Kobuk River

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Kobuk River sunset.jpg
Sunset over the Kobuk River
Countries United States
States Alaska
 - left Squirrel River, Tutsuksuk River
 - right Salmon River, Adillik River
Source Walker Lake
Secondary source Endicott Mountains
Mouth Kobuk Delta
 - elevation m (0 ft)
Length 280 km (174 mi)
Basin 12,300 km² (4,749 sq mi)
Discharge for Bering Strait
 - average 283 /s (9,994 cu ft/s)
 - max 3,000 /s (105,944 cu ft/s)
 - min 40 /s (1,413 cu ft/s)

The Kobuk River (also Kooak, Kowak, Kubuk, Kuvuk, or Putnam) [1] is a river that is in the Arctic region of Alaska, in the United States. The river is about 280 miles (450 km) long,[1] and receives water from about 12,300 square miles (31,850 km2) of land. It is among the largest rivers in Alaska. It flows from the southernmost part of the Brooks Range, a mountain range 700 miles (1,100 km) long. [2] Its mouth is at the Kobuk River Delta, which is about 32 miles (51 km) long.[3]

Its watershed, ranging from 0 to 11,400 feet (0 to 3,475 m) above sea level, has a wide variety of landforms, including mountains, plateaus, and plains. The average elevation is 1,300 feet (400 m). The river's name, in the native Inuit language, means "big river". [4]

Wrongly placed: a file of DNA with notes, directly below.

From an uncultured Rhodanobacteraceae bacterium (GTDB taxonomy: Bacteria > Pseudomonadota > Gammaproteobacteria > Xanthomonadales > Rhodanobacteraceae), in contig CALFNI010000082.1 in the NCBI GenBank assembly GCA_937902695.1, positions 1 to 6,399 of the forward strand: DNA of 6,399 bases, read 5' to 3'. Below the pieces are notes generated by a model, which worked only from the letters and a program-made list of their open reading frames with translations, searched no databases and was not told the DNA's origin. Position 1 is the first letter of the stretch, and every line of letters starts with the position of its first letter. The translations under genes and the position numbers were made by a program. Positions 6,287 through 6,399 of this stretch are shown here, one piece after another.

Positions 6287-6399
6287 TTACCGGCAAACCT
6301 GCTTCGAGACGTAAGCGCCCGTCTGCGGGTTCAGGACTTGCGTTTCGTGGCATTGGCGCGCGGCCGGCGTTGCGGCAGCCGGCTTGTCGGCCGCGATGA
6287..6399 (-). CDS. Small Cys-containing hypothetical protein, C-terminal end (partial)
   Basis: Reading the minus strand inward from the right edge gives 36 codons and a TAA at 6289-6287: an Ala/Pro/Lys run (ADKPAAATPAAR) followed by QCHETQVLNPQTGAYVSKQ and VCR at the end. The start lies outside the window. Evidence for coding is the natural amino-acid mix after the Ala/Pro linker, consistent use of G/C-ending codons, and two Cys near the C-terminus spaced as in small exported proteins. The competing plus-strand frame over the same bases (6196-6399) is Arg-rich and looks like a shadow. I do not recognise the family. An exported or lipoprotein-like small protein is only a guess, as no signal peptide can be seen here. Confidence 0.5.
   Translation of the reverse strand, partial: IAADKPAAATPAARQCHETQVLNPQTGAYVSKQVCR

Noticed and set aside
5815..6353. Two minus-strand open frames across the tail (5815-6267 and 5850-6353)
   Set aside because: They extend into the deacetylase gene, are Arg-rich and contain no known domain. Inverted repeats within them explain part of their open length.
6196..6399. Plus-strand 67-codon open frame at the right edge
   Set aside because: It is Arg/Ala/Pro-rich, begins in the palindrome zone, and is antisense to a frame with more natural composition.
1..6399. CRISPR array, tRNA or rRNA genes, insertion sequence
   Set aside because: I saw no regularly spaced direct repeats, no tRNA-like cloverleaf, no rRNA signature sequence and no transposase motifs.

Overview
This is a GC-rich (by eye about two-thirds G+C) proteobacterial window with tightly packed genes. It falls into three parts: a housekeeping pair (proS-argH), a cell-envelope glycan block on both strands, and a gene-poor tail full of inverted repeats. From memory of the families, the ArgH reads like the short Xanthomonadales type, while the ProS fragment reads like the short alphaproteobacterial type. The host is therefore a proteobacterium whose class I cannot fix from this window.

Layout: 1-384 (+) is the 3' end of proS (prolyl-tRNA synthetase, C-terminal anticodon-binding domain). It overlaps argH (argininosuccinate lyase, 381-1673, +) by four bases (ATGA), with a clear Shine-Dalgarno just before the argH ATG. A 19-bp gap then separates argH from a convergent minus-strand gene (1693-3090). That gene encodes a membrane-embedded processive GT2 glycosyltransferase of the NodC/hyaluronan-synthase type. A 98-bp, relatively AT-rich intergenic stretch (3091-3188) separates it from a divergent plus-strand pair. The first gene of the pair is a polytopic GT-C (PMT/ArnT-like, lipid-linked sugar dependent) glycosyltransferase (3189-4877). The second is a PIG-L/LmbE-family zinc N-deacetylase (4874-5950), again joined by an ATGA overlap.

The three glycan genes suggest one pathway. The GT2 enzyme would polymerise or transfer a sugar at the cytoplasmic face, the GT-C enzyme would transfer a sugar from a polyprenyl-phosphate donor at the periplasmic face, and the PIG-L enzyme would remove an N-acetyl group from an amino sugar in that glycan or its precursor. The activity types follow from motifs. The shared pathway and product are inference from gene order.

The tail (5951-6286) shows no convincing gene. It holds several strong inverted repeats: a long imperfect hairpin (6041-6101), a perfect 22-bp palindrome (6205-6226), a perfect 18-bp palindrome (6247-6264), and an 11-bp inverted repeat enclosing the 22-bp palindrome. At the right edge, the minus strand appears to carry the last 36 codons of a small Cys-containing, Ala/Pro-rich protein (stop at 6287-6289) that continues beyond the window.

The river has been an important part of the lives of nearby people. Native people (the Inuit, Koyukans and others) have used the river as a source of food and transport for over 12,000 years. [5] In 1898, a gold rush called the "Kobuk River Stampede" happened. In 1980, 110 miles (177 km) of the river were deemed the Kobuk WIld and Scenic River.

References[change | change source]

  1. 1.0 1.1 "USGS GNIS Detail: Kobuk River". http://geonames.usgs.gov/pls/gnispublic/f?p=gnispq:3:6714900664035500::NO::P3_FID:1413363.
  2. "Kobuk River". United States National Park Service. http://www.nps.gov/gaar/kobukriver.htm. Retrieved 2009-04-09.
  3. "USGS GNIS Detail: Kobuk River Delta". http://geonames.usgs.gov/pls/gnispublic/f?p=105:3:4205694310145890::NO::P3_FID,P3_TITLE:1413364%2CKobuk%20River%20Delta.
  4. "Kobuk Valley FAQ". United States National Park Service. http://www.nps.gov/kova/faqs.htm. Retrieved 2009-04-09.
  5. Brabets, T.P., Hydrologic Data and a Proposed Water-Quality Monitoring Network for the Kobuk River Basin, Gates of the Arctic National Park and Preserve, and Kobuk Valley National Park, Alaska. U.S. Geological Survey, Water Resources Investigations Report 01-4141, 2001